Every few months a device comes along that seems like it’s going to be the Next Big Thing in smartphones. This September, Motorola’s Droid Bionic is stepping up to the plate to prove that it’s the iPhone killer, the Android slayer and whatever other grandiose term you can use to describe a mobile device that yells “Droid!” every time you get an e-mail.
The Bionic is a Verizon 4G LTE phone, powered by a dual-core processor and equipped with the ability to transform into a kinda-sorta PC (using a technology Motorola calls Webtop).
But can this $299.99 handset live up to the hype? Can it knock out other contenders in Verizon’s 4G lineup (a growing pool)? And can you pull the trigger on this phone when challengers like the next iPhone are just around the corner?
If you’ve seen earlier Motorola phones like the Droid X, you’ll have a pretty good sense of what the Bionic looks and feels like.
It has a big 4.3-inch display and the same unusually sloped build with which Motorola seems to be in serious “like.” Like other 4G phones on Verizon’s network, the Bionic is somewhat thicker than its standard 3G counterparts. But as big a device as it is, it doesn’t feel quite as chunky as entries such as the Samsung Droid Charge — and the build quality certainly seems more solid.
Compared with many of the devices on the market, the Bionic stands out in both look and feel, as well as solidness of construction. It just comes off as a nice, expensive phone — even comparing favorably when matched up with the iPhone 4. While it is a bit heavier than many other Android phones, it never feels bulky.
The Droid Bionic confirms my belief that few in the game are making higher quality hardware than Motorola right now. Maybe that’s why Google just bought the company?
Another thing worth noting about the Bionic is its excellent sound quality. Motorola always seems to have an edge over the competition in this department, and this device is no different. The earpiece sounds fantastic, while speakerphone calls were crystal clear.
The Bionic has an 8-megapixel camera on the back and a lower-resolution front-facing camera. It’s the first phone to come preloaded with Google Talk video chat, which allows you to take and make video calls using Google’s native instant messaging service. It’s a nice feature, although it was sometimes buggy in use.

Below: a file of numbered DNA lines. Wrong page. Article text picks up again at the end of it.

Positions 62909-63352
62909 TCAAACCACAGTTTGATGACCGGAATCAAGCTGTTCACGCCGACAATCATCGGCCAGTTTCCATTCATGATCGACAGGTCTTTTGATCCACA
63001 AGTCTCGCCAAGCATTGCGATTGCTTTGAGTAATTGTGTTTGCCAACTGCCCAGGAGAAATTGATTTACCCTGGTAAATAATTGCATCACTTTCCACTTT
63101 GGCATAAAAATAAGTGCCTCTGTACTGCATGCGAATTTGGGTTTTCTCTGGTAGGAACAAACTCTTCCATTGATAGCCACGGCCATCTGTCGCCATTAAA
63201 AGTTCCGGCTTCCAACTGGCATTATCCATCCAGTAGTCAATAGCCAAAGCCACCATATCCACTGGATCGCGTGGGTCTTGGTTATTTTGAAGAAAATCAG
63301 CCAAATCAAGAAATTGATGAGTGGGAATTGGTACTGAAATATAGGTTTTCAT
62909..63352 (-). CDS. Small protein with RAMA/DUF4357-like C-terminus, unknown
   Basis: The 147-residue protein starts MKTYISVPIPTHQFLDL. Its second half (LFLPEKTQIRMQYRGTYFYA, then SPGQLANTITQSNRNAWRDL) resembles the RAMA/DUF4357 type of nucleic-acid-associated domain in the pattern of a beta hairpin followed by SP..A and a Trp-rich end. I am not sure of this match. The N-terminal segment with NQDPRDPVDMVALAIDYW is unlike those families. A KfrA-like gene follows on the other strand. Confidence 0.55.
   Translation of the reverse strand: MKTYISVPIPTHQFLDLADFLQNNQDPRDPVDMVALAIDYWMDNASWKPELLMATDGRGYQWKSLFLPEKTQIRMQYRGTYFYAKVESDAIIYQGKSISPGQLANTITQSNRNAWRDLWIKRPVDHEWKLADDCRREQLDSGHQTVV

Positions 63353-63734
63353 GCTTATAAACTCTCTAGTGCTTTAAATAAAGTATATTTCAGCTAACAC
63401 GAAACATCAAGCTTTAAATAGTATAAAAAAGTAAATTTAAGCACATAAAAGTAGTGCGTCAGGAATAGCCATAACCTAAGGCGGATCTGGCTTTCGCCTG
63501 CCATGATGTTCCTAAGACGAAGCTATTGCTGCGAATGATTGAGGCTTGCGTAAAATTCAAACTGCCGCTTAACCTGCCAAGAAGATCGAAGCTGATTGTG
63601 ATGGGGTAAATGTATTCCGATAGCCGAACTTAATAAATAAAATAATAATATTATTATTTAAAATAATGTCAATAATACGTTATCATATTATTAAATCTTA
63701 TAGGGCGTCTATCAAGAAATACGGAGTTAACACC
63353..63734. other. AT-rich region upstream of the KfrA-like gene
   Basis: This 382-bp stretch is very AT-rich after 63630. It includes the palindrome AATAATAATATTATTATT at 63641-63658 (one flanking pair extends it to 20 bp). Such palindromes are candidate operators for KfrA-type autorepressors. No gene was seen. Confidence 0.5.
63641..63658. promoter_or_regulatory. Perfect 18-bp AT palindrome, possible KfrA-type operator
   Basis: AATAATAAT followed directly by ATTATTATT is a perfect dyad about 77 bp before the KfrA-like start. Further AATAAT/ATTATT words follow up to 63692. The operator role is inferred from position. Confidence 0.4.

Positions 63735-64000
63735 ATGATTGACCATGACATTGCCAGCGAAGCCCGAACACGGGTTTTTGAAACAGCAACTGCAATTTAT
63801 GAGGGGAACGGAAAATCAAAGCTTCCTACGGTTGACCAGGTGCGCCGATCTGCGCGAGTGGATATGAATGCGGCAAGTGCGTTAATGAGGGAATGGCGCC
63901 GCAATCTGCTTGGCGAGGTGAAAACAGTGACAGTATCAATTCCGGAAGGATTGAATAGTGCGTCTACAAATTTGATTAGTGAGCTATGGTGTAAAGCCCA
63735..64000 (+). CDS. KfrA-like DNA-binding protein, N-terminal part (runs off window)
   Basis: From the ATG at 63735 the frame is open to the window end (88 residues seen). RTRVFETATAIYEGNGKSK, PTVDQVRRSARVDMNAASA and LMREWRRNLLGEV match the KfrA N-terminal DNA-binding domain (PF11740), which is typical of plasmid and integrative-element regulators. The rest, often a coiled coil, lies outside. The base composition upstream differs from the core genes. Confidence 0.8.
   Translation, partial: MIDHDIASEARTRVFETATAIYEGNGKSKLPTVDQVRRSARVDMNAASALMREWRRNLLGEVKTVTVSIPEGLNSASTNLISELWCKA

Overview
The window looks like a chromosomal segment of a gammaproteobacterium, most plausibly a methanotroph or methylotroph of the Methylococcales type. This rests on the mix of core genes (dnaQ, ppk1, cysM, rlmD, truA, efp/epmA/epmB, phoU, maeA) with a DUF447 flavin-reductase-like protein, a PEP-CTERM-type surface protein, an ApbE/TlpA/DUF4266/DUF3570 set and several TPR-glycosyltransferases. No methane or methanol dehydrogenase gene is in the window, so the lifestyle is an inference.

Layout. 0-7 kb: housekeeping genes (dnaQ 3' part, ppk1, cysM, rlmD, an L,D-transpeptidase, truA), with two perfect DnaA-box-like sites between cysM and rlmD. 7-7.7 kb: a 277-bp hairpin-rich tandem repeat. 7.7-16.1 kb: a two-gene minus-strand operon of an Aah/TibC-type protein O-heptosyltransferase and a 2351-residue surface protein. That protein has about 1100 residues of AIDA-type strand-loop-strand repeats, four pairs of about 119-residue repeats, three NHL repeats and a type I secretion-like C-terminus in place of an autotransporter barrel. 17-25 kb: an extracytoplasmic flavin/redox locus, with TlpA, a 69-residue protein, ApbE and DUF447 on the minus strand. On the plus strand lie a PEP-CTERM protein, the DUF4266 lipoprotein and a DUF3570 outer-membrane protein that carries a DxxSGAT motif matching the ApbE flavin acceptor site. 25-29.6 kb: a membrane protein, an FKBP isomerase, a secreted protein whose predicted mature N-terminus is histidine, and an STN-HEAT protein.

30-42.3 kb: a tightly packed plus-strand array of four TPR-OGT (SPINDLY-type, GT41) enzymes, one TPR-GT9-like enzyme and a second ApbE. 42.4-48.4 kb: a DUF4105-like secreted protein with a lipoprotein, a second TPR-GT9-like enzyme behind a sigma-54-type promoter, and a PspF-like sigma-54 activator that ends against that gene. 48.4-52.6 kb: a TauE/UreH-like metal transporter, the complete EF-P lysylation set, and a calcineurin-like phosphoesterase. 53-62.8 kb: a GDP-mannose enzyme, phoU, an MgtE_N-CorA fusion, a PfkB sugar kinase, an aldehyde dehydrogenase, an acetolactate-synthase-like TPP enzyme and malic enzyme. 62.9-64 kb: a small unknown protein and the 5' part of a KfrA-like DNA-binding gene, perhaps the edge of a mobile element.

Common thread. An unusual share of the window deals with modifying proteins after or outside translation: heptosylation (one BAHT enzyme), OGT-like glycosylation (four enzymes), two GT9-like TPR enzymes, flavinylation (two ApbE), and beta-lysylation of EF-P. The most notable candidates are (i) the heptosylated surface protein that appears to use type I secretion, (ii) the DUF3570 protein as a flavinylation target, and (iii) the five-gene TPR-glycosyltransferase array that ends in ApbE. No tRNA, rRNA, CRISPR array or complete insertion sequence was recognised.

On the video front, the Bionic is one of the few phones on the market that can shoot full 1080p video. In my testing, the results were certainly passable — and if you absolutely must have full HD video from your phone, the Bionic will seem a very attractive choice. Just be sure you have some extra memory cards handy when you’re out and about.
Most Verizon 4G devices take a major hit on battery life, and it’s clear that the juice on this phone succumbs to the drain of the carrier’s LTE service. In the time I used the device, I found the Bionic’s stamina to be less than spectacular in comparison with most average 3G phones, and nearly passable when held up next to its 4G competitors. I nabbed around 11 hours of use with the device doing a moderate amount of downloading and browsing, with the occasional phone call.
General performance on the device, on the other hand, felt incredibly speedy. Whatever Motorola is doing with the Bionic, it’s working. Games were fast, moving in and out of applications was almost instantaneous, and Web pages loaded and scrolled without hesitation.
In addition to that processor performance on the device, Verizon’s network speeds scream. Using the Bionic in an LTE zone is like having super-fast broadband on a mobile device. Even in the corner of Brooklyn where I live, the phone was able to download files faster than what Verizon offers to its standard wired Internet customers.
The Bionic uses the most recent version of Google’s mobile operating system, nicknamed Gingerbread, but adds its own customizations to the OS. There are lots of little ways in which Motorola seems to be changing the way Android works in an attempt to make the system easier to use or simply to differentiate its software from other manufacturers’ offerings.
Some of these tricks work, but most don’t.
Some of the cosmetic changes are great, though, particularly a fancy new grid you see when you move icons and widgets around your home screen.
Motorola has also included legitimately useful new apps on the phone, such as ZumoCast, which allows you to tap directly into your PC’s (or Mac’s) file system through your phone. It worked without a hitch.
The company also provides business-oriented additions, such as GoToMeeting, as well as its own solution for printing wirelessly called MotoPrint.
The software is definitely not perfect on this phone, however. I had a few apps crash on me or work incorrectly that run fine on other Android phones.
Motorola offers a unique accessory for the phone — a dock that looks and acts like a laptop. The company claims it can turn the Bionic into a full-fledged computer. At the steep price of $299.99, however, you get little for your money. The experience is certainly not worth the coin the company is asking and will leave most consumers disappointed.
Overall, the Droid Bionic is a fine phone — a solid entry to Verizon’s lineup of 4G handsets. It’s a handsome device with a sturdy build and has more than enough horsepower to keep you happy through the immediate future. But can it best the iPhone 4, or even offer a better experience than other 4G phones on Verizon’s network? In my experience, not really.
If you’re shopping for a new phone and looking for the next great thing, this is probably not the Droid you want.
Joshua Topolsky is founding editor in chief of the Verge (www.theverge.com), a technology news Web site debuting this fall, and former editor in chief of Engadget. He is the resident tech expert for NBC’s “Late Night With Jimmy Fallon.”